• Alleria and Turalyon: famous Alliance heroes who went missing many years ago. Players have asked what happened to them throughout the entire history of WoW, but despite opportunities to reintroduce them during The Burning Crusade and Warlords of Draenor, Blizzard has failed to do anything with them. Until now. But we still don’t know what is happening with them. All we know is that “it’s their time.” Which could mean almost anything, really. “It’s their time… to be discovered as corpses floating in the Twisting Nether.” Yep, anything.

Honestly, it sounds to me like Blizzard decided to take everything that players have requested for a long time – Demon Hunters, Emerald Dream, Azshara, Alleria and Turalyon, etc. – and stuck them all in one expansion, whether or not it makes sense or is well-implemented, and hope it draws people in. Granted, they just announced it, so we haven’t seen anything in action yet, but I played through Warlords of Draenor, and this sounds like another Warlords of Draenor. The features list didn’t include anything that isn’t already in the game in one form or another, with the possible exception of Artifacts. Although, Artifacts might simply be the Legendary items of the expansion, in which case they would have a precedent in the game already.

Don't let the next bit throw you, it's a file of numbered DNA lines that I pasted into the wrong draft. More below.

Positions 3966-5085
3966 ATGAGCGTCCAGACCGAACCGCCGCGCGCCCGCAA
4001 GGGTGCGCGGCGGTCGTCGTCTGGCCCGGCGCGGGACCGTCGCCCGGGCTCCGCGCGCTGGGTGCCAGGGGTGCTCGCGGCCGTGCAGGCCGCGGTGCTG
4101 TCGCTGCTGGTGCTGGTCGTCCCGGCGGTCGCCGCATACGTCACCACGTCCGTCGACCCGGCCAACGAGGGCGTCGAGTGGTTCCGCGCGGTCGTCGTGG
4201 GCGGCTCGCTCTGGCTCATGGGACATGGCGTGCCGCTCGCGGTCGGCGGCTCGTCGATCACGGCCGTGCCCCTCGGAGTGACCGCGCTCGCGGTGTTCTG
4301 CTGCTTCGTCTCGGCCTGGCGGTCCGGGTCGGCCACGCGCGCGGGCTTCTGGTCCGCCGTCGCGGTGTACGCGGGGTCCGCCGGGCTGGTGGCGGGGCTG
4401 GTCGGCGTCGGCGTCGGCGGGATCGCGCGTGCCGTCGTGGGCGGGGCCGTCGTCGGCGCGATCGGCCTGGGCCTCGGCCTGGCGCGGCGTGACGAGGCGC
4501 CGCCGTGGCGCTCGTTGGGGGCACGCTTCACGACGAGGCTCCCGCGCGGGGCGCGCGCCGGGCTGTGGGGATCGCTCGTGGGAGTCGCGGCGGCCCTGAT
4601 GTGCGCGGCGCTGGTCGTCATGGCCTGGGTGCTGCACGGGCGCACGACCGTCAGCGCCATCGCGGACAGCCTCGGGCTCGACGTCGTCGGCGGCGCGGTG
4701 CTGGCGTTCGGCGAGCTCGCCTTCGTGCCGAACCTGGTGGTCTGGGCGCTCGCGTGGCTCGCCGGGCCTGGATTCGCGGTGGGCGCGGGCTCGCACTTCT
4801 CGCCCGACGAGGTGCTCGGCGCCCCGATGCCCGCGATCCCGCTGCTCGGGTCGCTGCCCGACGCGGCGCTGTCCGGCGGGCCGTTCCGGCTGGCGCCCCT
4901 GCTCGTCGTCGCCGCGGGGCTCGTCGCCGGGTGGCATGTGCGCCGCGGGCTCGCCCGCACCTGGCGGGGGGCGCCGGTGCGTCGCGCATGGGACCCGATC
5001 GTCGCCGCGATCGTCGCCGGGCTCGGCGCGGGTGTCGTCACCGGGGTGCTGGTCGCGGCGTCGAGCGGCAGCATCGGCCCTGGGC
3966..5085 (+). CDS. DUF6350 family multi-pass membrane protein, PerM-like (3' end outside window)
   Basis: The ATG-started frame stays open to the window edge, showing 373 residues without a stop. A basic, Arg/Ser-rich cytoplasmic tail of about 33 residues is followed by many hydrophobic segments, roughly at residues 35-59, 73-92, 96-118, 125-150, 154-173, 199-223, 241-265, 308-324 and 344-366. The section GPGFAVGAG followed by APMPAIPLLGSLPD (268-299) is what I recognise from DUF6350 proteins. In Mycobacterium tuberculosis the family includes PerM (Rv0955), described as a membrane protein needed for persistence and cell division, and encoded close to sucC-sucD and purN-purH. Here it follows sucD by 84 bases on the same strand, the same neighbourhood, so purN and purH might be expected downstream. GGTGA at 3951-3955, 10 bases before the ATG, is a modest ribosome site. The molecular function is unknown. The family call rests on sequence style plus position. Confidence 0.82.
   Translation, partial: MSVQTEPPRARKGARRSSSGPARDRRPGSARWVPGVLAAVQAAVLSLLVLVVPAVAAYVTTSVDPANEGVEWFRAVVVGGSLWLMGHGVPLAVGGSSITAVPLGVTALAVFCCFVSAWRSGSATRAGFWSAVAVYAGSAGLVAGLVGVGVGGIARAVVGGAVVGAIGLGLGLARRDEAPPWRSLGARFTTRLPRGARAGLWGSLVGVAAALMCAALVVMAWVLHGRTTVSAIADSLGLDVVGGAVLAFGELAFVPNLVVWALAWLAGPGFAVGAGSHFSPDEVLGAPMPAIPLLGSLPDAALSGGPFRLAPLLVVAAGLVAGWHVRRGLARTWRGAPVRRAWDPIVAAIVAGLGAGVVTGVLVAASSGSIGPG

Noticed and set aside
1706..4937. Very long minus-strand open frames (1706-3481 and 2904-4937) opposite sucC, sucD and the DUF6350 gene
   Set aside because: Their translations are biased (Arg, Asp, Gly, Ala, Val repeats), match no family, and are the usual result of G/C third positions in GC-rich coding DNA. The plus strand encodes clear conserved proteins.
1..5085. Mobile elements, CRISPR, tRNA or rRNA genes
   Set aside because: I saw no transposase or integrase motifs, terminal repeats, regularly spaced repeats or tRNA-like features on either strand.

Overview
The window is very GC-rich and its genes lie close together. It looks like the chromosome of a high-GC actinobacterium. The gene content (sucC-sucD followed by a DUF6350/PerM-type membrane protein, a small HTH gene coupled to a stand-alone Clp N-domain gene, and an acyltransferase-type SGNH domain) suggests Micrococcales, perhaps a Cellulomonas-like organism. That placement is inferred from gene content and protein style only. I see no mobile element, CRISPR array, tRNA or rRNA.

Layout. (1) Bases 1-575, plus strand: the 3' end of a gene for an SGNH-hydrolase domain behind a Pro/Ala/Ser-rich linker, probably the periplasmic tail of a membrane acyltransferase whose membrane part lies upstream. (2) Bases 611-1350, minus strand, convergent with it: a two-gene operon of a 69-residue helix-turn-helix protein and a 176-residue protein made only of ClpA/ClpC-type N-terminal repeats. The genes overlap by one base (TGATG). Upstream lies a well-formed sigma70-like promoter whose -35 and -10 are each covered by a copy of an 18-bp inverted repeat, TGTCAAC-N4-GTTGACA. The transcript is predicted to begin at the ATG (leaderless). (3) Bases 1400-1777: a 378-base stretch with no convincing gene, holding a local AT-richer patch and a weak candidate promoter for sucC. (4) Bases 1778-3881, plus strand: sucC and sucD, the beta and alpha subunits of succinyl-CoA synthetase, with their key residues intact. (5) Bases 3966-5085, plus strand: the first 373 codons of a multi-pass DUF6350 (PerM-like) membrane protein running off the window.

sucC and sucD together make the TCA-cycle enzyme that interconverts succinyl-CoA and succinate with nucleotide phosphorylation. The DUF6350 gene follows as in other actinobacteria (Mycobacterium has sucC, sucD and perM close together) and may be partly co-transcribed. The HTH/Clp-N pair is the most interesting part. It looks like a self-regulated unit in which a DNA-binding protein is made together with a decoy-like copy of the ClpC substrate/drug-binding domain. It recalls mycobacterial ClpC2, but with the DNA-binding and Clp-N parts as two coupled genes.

If you want to see the full presentation, here’s a link. I got about halfway through it and lost interest. The men making the presentation did a terrible job of it; they have no energy and no connection to the crowd. And it’s clear that many people in the crowd did not like the reveal. I guess they were not prepared for this announcement?

About Ross Windsor

Ross Windsor is a film and gaming enthusiast, and an alumnus of Christendom College who graduated with a theology degree. He is currently designing a fantasy RPG system, while simultaneously researching and developing a board game and film scripts based on Arthurian legends.
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2 Responses to Warcraft Expansion: Were We Prepared?

  1. Oh, yay.

    The feature overview makes a better teaser than the trailer. That speaks volumes about their focus on the story, when they clearly build a better narrative out of gameplay details than trying to focus on story alone.